One of the world’s richest men is being asked to come to the aid of one of its poorest – and smallest – island communities.
The mayor of Pitcairn has warned that the island is in danger of becoming unsustainable if its population falls any further. It is home to fewer than 60 people, mostly descended from the famous Bounty mutineers.
But it may be difficult for Warren Buffett to see how he can offer financial advice to the Pacific islanders, given that his expertise is in investment and the tiny British territory doesn’t have a stock market.
Mr Buffett has been invited to attend a conference in August, at the suggestion of the Pitcairn Islands Study Center, part of Pacific Union College in California.
By chance, the centre is only a 16-minute drive from the Napa Valley town that shares its name with another British island – St Helena.
People in the UK who want a stake in St Helena’s future are being urged to turn up to a meeting with the Secretary of State for International Development.
Securing time with Andrew Mitchell at Swindon on 19 May 2012 is something of a coup for the island. It is rare for UK community groups to be given free access to such a high-level figure.
But the event clashes with a talk being given only 30 miles away by former island governor Andrew Gurr, at the Friends of St Helena annual meeting.
Kedell Thomas, St Helena Government’s UK representative, said the clash was unfortunate, but it was the best date for the meeting with Secretary of State because it coincided with a St Helena Day dance in Swindon.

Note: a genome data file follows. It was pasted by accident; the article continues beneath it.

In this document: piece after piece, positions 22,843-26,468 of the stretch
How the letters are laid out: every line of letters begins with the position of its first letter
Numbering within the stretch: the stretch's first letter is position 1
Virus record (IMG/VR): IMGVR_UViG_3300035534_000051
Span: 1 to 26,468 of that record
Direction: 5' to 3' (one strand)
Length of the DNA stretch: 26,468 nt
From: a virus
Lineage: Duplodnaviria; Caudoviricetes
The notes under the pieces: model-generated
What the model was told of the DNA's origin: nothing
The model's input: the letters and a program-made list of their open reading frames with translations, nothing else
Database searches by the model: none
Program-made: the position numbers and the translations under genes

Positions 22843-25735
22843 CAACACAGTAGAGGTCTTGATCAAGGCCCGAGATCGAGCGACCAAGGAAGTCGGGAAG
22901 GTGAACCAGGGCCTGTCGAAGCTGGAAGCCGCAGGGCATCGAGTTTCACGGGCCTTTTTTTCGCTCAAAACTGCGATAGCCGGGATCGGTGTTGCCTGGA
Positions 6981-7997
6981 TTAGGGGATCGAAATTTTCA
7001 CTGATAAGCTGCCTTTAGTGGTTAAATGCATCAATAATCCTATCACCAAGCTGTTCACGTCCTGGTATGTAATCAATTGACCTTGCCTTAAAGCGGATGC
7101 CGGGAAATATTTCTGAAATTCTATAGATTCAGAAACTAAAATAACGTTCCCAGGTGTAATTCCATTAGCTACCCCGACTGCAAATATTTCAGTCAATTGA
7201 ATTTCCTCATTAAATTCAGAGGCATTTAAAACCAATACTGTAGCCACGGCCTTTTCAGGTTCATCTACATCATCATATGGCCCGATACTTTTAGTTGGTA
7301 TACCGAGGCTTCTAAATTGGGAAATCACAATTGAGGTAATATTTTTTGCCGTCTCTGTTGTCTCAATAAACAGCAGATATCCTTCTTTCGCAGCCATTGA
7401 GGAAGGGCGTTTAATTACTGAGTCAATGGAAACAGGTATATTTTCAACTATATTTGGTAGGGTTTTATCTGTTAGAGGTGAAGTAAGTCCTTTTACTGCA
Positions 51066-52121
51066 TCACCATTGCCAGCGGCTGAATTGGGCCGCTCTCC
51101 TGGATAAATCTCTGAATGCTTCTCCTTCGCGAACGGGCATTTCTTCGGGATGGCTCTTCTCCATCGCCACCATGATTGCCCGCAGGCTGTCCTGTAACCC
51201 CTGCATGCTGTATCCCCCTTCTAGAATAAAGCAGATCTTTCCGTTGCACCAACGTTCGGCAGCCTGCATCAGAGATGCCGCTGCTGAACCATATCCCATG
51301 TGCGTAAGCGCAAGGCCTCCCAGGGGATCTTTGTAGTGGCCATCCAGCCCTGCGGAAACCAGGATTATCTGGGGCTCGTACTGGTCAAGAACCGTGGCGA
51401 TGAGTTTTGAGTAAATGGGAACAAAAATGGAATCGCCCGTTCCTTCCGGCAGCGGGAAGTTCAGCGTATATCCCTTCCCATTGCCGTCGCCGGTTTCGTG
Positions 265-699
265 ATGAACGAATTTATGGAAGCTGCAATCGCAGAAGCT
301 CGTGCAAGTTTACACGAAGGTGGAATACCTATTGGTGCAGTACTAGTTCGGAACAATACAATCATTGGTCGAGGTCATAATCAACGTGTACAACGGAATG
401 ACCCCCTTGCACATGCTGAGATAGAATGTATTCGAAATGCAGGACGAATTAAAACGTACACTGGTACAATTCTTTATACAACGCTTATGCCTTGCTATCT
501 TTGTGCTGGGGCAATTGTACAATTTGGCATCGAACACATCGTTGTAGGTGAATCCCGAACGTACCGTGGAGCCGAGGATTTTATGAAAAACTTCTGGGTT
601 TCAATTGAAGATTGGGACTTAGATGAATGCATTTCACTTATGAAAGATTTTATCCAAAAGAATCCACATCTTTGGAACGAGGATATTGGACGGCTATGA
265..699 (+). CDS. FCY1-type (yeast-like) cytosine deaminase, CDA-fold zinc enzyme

“We have been talking about it for a while and that’s the best chance for him to meet Saints,” she said. “I think he’s really keen to have this meeting.”
Anyone can simply turn up – Saints and non-Saints – but if people can let Kedell know they’re coming it will take some of the guesswork out of the planning.
Mr Mitchell is expected to talk about the airport project and to refer to a White Paper the UK government is preparing on its relationship with its overseas territories.
He is an enthusiast for the role of the private sector in development: he set up a new division within the Department for International Development to encourage private investment in poor countries to generate jobs and trade – a strategy also being pushed on St Helena.
Kedell said it was important that people turned up at the meeting if they wanted to take advantage of the changes the airport might bring to the island. “The message is to encourage Saints to become involved in the island’s future.
“We want Saints to take the opportunity and be part of the new era. The opportunities are there but they might not be there in three or four years’ time because people will have gone in and staked their claim.”
The meeting has been set for 4pm on 19 May, at the Jury’s Inn Hotel in Swindon – chosen because about 800 St Helenians live in the area, and more are expected to travel there for the dance.
The annual general meeting of the Friends of St Helena starts two hours earlier at the University Club in Oxford.
Although the formal part of the meeting is due to end at 2.45pm, it is due to be followed by a presentation of material collected by the late Trevor Hearl, an expert on St Helena affairs.
Andrew Gurr’s presentation – titled “Managing change in St Helena” – is scheduled to run until 5pm.
It may be that on this occasion, it’s the Friends who have to manage change.
Andrew Mitchell MP, Secretary of State for International Development, will be at the Jury’s Inn Hotel, Fleming, Swindon, SN1 2NG on Saturday, 19 May at 4pm. All Saints and those with an interest in St Helena’s development are warmly invited to attend. For further information contact Kedell Worboys, SHG UK Representative on 0203 170 8706 or 07989404654 or email firstname.lastname@example.org